Coming Out Genderqueer: An Open Letter to My Family & Friends
As published on Facebook, where I could tag at least 20 of ‘em.
Dear family & friends,
Especially friends from my childhood and high school years who have found me for whatever reasons on Facebook, and family with whom I’m not particularly close, and coworkers from previous jobs who I have perhaps never had this chat with:
THE “GENDERQUEER COMING OUT” PART
I have something to tell you: I’m genderqueer. That means I live my day-to-day life somewhere between “man” and “woman,” often facing all sorts of daily interactions where the general public doesn’t “get” my gender, from kids in the grocery store asking, “are you a boy or a girl?” and their mom hushing them and turning away, to little old ladies in the women’s room staring wide-eyed and backing out of the restroom slowly, only to then return with a confused and self-protective look on their face, to service industry folks saying, “Can I help you, sir? Uh, ma’am? Uh … ?”
That confusion, that in-between state, is precisely it. That’s who I am. I’m neither, and both. I’m in-between.
You may already know this about me, just from following me on Facebook and doing whatever sleuthing you’ve done about my projects. You probably know I’m queer. But, if you want to know, I’m going to explain a few more things about my gender for a minute.
If you want to delve a little deeper into my particular gender, I consider myself butch, I identify as masculine, and I consider genderqueer part of the “trans*” communities, using trans-asterisk as the umbrella term to encompass, well, anybody who feels in-between. I’ve been identifying as “butch” for a long time—perhaps you’ve heard me use this word, an identity I consider to mean a masculine-identified person who was assigned female at birth. I consider myself masculine, but as I delve further into gender politics and theory and communities, the boxes of “woman” and “man” feel too constricting and limiting for me to occupy them comfortably.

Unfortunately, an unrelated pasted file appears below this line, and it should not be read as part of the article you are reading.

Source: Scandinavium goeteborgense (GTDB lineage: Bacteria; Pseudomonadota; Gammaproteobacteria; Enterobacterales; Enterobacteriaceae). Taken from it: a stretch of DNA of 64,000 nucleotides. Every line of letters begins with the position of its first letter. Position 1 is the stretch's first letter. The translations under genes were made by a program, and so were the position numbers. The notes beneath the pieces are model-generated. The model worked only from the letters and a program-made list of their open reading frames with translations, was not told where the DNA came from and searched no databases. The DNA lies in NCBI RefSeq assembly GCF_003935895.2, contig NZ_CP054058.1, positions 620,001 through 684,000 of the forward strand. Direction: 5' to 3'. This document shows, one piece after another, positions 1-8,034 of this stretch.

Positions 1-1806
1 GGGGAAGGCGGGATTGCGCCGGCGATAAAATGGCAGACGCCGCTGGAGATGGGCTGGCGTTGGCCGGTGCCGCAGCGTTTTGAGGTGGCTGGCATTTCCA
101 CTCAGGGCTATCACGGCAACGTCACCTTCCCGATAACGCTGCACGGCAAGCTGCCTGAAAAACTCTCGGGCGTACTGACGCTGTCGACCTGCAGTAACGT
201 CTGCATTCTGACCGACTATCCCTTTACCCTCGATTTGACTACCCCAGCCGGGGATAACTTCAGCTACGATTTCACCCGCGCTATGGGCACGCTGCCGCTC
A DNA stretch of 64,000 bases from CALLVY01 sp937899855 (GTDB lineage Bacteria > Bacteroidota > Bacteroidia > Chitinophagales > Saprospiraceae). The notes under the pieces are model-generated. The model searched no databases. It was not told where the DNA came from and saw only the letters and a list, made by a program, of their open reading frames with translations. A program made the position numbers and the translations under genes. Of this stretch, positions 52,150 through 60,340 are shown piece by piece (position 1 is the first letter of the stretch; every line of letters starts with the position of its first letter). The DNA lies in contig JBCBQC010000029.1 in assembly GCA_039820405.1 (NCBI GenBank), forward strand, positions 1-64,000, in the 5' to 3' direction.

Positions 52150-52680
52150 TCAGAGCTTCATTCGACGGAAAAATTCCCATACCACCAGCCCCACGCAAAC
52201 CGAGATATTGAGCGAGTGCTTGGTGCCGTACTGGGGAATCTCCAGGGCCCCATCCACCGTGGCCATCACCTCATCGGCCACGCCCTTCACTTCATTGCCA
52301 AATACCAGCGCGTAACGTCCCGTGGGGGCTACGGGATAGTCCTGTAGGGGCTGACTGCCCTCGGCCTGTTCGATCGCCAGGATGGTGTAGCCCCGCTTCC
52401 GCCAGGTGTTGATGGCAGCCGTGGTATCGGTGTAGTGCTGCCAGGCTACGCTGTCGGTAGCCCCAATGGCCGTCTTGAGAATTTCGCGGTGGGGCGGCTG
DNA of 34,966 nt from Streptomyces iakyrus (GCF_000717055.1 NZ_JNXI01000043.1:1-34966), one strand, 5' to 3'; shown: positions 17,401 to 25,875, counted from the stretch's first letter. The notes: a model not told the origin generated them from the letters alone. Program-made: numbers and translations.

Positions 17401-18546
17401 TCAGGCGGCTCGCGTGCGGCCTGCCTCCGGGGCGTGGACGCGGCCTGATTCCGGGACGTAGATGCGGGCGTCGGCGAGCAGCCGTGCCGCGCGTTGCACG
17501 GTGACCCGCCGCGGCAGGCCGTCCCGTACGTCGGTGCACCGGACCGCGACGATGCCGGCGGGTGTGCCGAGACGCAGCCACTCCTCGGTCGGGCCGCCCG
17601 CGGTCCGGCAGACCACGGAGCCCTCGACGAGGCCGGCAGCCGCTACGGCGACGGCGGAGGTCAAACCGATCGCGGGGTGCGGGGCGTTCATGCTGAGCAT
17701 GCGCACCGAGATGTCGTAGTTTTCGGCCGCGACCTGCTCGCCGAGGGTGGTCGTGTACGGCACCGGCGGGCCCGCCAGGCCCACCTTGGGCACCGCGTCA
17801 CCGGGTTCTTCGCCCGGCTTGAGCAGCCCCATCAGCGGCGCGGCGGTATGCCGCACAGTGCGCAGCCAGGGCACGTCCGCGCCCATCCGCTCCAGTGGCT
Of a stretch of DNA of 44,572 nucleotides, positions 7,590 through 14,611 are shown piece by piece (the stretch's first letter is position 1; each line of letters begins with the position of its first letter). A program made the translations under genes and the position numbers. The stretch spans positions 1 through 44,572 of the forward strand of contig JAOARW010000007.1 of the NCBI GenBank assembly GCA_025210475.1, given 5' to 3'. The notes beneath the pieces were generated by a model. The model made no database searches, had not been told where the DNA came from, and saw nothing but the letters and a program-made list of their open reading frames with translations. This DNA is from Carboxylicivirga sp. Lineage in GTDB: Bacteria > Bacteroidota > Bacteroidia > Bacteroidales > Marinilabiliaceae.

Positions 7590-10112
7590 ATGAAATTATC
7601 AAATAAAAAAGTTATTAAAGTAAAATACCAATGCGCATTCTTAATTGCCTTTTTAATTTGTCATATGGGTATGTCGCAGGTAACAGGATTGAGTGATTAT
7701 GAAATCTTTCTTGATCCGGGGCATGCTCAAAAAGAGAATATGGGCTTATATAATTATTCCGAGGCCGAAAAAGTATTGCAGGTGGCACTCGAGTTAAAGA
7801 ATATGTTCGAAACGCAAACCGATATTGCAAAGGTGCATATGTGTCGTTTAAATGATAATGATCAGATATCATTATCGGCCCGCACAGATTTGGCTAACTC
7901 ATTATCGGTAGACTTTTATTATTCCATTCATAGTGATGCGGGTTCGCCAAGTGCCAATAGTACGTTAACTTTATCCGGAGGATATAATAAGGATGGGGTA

I have for years thought that it was extremely important for people like me—masculine people with a fluid sense of gender and personality traits, who don’t feel limited by gender roles or restricted by gender policing—should continue to identify as women as a political act, as a way to increase the possibilities of what “woman” can be. That’s really important. And I still believe that is true, and heavily support that category.
Problem is, “woman” has never fit me. I had bottomless depression as a teenager (perhaps some of you remember I was sent to the principal’s office once for “wearing too much black”), plagued often by the idea of “woman” and adult womanhood. I could not understand who I would be in that context. And honestly, I still can’t.
But—even though it is in some ways harder, living outside of the gender norms—this in-between makes so much sense to me.
ON PRONOUNS (This part is important.)
For a few years now, I’ve been stating, when asked, that I prefer the third-person pronouns they and them when referring to me. That means, if you’re speaking of me in a sentence, you’d say, “They are about to walk the entire Pacific Crest Trail, it’s true,” or “Did you hear they just published another book?” or, “I really like spending time with them.”